EN 234 Introduction to Fiction
F2QQ 2007 HI
Harper, Gavin W.
MA: English, Brigham Young University, 1998BA: English, Weber State University, 1994
BLDG 383 HAFB
Before and after class
October 22 -- December 16, 2007
11:00-12:30 PM MW, 11-1 PM F
Textbook: Charters, Ann, ed. The Story and its Writer: An Introduction to Short Fiction. 7th ed. Boston: U of Connecticut P, 2006.
Chopin, Kate. The Awakening. Margo Culley, ed. 2nd ed. New York: Norton, 1994.
Textbooks can be purchased through the MBS bookstore
Textbooks can be purchased through the Parkville Bookstore
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Educational Philosophy: Understanding the connections between fiction and the cultural,historical, and national issues that surround each of us,as readers, is one of the main concerns of my class. Defining the main features of key genres of fiction (short stories, novellas,novels, flash fiction, etc.) will also be one of the central themes of this course. The class will function through participatory discussions of the assigned texts, lectures, and assessments at the end of each genre section.
Learning Outcomes: Core Learning Outcomes
The Core Assessment for En 234 is a critical paper consisting of no fewer than 5-8 pages of original literary analysis using personal insights and primary and secondary sources. MLA documentation, including a Work Cited page, is also required. A minimum of 3 sources are required, and must include a range of types of sources, including online and traditional print sources. The core assessment must account for no less than 25 % of the final grade.
The rubric for this assignment is included below.
Link to Class RubricClass Assessment: As part of your class participation grade you will be required to discuss your reading assignments within the class and participate in small group discussions about the readings. Four times during the term, you will be required to submit a "reader response" assignment for one of the stories/novellas/novels that we will be reading together as a class. These responses should capture your thoughts, analysis, and evidence of your ideas within a single page. At least four times during the term, you will be presented with a reading quiz upon the day's assigned texts. For your more polished writing, you will be required to submit a prospectus of your topic, argument, and ideas; a first draft of your writing (4-5 pages) due at midterm; and finally, a polished 5-8 page essay focusing upon one of the texts that we have read or the connections between a small thematic group of texts. Many possible writing topics are listed below, within the table/schedule of reading assignments, but further details will be provided within the class.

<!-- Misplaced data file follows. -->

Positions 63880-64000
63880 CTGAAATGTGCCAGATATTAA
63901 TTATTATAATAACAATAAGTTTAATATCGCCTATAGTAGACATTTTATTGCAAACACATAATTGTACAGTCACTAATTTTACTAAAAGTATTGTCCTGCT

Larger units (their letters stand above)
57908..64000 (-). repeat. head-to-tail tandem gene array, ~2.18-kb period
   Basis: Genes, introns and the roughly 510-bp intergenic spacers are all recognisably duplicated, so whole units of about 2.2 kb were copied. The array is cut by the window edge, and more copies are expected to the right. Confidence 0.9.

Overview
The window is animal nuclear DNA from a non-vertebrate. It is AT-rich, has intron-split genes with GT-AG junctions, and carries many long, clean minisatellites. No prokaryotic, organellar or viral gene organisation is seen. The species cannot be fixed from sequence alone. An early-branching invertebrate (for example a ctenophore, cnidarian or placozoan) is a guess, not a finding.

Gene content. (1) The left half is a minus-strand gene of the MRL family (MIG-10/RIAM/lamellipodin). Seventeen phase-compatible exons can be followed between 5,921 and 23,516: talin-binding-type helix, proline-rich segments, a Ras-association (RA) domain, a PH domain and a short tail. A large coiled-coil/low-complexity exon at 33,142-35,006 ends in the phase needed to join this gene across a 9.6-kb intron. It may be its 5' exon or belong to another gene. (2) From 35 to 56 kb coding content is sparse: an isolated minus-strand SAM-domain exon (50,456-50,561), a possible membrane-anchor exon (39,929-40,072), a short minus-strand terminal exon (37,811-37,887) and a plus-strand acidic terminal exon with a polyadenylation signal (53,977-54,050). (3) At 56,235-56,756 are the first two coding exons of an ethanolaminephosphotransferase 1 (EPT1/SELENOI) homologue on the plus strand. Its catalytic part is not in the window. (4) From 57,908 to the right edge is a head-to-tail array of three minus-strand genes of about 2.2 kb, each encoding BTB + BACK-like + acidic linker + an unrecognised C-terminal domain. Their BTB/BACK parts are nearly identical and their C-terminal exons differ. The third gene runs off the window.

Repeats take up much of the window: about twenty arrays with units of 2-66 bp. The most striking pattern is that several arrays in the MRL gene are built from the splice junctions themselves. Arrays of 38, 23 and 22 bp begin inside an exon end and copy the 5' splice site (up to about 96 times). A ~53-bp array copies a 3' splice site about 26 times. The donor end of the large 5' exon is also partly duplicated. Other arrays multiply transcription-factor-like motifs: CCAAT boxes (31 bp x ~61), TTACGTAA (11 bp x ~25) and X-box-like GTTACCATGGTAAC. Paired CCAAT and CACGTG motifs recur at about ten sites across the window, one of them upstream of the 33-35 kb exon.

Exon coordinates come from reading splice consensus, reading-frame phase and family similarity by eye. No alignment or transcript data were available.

Grading: Class Participation/Attendance: 100 pts
Reader Response Entries: 200 pts
Reading Quizzes: 200 pts
Prospectus and Draft of Analysis Essay: 200 pts
Final Analysis Essay: 300 pts
Total Points: 1000 pts
1000-900 pts = A
899-800 pts = B
799-700 pts = C
699-600 pts = D
599-below = F
Late Submission of Course Materials: During an eight week term, the deadlines for course assignments will approach rapidly. While I will accept late work, you will be penalized by one full letter grade for each day the assignment is late. Please take great care in meeting the deadlines for the course.
Classroom Rules of Conduct: As there is a moderate amount of reading in a class studying fiction,you should be prepared to discuss the assigned material on the day it appears on the syllabus. In other words, you should make sure to read each selection BEFORE the day it is due. Your discussion and participation during the class day will be expected and valued.
Academic Honesty:Academic integrity is the foundation of the academic community. Because each student has the primary responsibility for being academically honest, students are advised to read and understand all sections of this policy relating to standards of conduct and academic life. Park University 2007-2008 Undergraduate Catalog Page 85-86
Plagiarism:Plagiarism involves the use of quotations without quotation marks, the use of quotations without indication of the source, the use of another's idea without acknowledging the source, the submission of a paper, laboratory report, project, or class assignment (any portion of such) prepared by another person, or incorrect paraphrasing. Park University 2007-2008 Undergraduate Catalog Page 85
Attendance Policy:Instructors are required to maintain attendance records and to report absences via the online attendance reporting system.
Park University 2007-2008 Undergraduate Catalog Page 87-88
Disability Guidelines:Park University is committed to meeting the needs of all students that meet the criteria for special assistance. These guidelines are designed to supply directions to students concerning the information necessary to accomplish this goal. It is Park University's policy to comply fully with federal and state law, including Section 504 of the Rehabilitation Act of 1973 and the Americans with Disabilities Act of 1990, regarding students with disabilities. In the case of any inconsistency between these guidelines and federal and/or state law, the provisions of the law will apply. Additional information concerning Park University's policies and procedures related to disability can be found on the Park University web page: http://www.park.edu/disability .
Last Updated:9/17/2007 7:00:10 PM